Let's start with the obvious. This is a game where one of the first things you can do is walk into an organ store and sell your body parts for cash. Enthusiastically. Heart, 6000 credits. Lungs, 3000. No discount for bulk. Tongue, 150, Spleen, 45, Appendix, just 3, and probably better not to ask exactly why someone might buy it. I suspect a kebab is in that particular flesh-blob's near future. And you're not restricted to just selling one or two. Nope, you can have everything harvested from spleen to bone marrow for some quick cash, and quick cash that you as cyberpunk's most pathetic would be hacker really needs - a hacker who starts the game incidentally waking up in a bowl of spaghetti that he can't really afford.
His luck, needless to say, pretty much only goes downhill from there.
Why stop there! I remember a story about an old woman who LIVED in a choux.
Neuromancer the game uses the same locations as Neuromancer the book - Chiba City - but has a different plot and main character - a little like Westwood's Blade Runner game would ultimately do, only without either the glitz, or just trying to stealth-remake the original with a far dumber cast and script. (There was actually another Blade Runner game at around the same time, based on - cough - the soundtrack. It just so happened... gosh... that the creators' vision of a world built on Vangelis' music happened to involve a detective in a trenchcoat shooting human robots, 'replodroids', in a city built around a fusion of Japanese culture and Los Angeles grime.)
The story though isn't really the point. It's there, it exists, and it's about as complex and well-integrated as you'd expect for a 1988 adventure game from a company that was more used to making RPGs like Wasteland and Escape From Hell. You spend the first half stumbling around and trying to get equipped with everything you need to be a proper cyberpunk hacker, then the second in cyberspace fighting an assortment of AIs to protect the electric inter webs from Neuromancer himself. Bulletin boards add more details, but really the second half is a major slog and it's not worth caring too much about the why and how of what you're doing. Instead, what makes Neuromancer cool is the where, with Chiba City a wonderfully, wilfully surreal place to hang out for a while. Not long. But a bit.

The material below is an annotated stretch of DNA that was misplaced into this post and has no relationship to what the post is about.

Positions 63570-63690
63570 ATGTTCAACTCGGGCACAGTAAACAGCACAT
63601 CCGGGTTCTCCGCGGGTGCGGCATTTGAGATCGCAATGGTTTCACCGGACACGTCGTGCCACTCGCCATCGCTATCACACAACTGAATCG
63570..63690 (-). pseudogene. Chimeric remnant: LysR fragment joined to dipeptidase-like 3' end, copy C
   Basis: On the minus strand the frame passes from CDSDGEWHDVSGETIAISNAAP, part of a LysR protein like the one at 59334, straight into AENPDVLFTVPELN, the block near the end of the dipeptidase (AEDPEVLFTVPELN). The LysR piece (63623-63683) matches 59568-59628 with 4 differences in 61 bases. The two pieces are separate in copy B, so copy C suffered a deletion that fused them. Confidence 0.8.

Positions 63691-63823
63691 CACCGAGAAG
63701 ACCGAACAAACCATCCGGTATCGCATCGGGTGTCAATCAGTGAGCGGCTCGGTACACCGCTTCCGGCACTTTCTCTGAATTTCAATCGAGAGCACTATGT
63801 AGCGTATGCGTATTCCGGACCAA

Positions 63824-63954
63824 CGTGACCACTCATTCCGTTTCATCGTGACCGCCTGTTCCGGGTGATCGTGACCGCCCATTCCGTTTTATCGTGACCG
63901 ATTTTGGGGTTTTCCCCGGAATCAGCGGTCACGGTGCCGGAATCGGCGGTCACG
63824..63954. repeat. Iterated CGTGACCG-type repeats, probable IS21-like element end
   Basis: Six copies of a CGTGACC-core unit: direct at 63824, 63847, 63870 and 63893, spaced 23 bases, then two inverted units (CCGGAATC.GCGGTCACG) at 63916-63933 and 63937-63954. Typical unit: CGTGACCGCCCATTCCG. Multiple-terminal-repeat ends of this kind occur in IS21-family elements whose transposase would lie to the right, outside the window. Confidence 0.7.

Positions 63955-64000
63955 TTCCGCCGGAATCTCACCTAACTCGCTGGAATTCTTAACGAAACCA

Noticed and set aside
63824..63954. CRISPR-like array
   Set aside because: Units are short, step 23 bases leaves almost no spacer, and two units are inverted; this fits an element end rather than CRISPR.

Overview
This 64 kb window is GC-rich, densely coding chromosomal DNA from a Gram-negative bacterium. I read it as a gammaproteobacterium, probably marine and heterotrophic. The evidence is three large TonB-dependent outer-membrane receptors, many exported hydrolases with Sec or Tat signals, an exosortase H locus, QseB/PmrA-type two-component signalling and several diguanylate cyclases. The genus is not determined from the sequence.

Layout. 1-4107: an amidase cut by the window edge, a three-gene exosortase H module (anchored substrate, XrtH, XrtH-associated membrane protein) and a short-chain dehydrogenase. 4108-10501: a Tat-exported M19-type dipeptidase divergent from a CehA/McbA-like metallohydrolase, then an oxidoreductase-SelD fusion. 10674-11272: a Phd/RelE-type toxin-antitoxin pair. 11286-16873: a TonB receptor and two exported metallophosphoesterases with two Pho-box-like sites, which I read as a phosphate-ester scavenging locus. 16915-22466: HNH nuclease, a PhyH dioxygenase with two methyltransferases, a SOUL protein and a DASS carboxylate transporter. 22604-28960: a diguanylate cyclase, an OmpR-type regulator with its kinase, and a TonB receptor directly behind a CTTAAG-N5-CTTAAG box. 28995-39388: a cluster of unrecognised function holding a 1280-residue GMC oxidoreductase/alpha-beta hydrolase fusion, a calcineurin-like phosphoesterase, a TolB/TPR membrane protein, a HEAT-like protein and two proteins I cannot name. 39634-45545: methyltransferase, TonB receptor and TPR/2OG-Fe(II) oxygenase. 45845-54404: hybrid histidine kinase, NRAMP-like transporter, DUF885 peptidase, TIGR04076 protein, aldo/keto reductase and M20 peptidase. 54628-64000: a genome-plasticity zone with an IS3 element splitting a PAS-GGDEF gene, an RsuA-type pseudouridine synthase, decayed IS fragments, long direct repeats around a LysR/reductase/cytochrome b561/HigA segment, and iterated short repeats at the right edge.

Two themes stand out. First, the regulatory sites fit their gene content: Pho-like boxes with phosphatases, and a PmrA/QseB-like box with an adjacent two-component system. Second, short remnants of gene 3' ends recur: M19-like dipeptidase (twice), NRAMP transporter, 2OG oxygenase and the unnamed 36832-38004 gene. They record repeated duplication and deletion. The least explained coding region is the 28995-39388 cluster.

So it's a little quiet. I'm assuming everyone's just inside. Playing with computers.
Where to begin, where to begin? While a few locations are taken from Neuromancer the book, mostly this was Interplay just going a little bit insane and putting the insanity on screen. Our hero, who has no official name, so I'm going to call him Hacker P. Hackington, lives in a cheap hotel literally called Cheap Hotel (from the book, whose protagonist aspired to staying in somewhere that classy). Borrowing liberally from the style of the book - lifting a few descriptions directly - it's described as smelling "of cigarettes and cheap perfume. The roof is made of thin laminated matting that rattles in the wind. White fiberglass coffins serve as the rooms, stacked like surplus Godzilla teeth." It's so classy, you can order caviar by room service. Well, in theory. In practice, "The management kicks you out for not paying your bill."
TripAdvisor says... "You have no choice, may as well just suck it up." A glowing recommendation!
Again, remembering that this game came out in 1988, there's a wonderful amount of detail provided in the little descriptions, which Interplay also made good use out of in its other games to breathe life into 2D maps. The start spiel says it all, along with making great use of easily Neuromancer's single best and most remembered metaphor: "You've just spent the night sleeping face-down in a plate of synth-spaghetti in a bar called the Chatsubo. After rubbing the sauce out of your eyes, you can see Chiba sky through the window, the colour of television turned to a dead channel. Ratz' prosthetic Russian arm whines as he wipes the bar. His teeth are a webwork of East European steel and brown decay."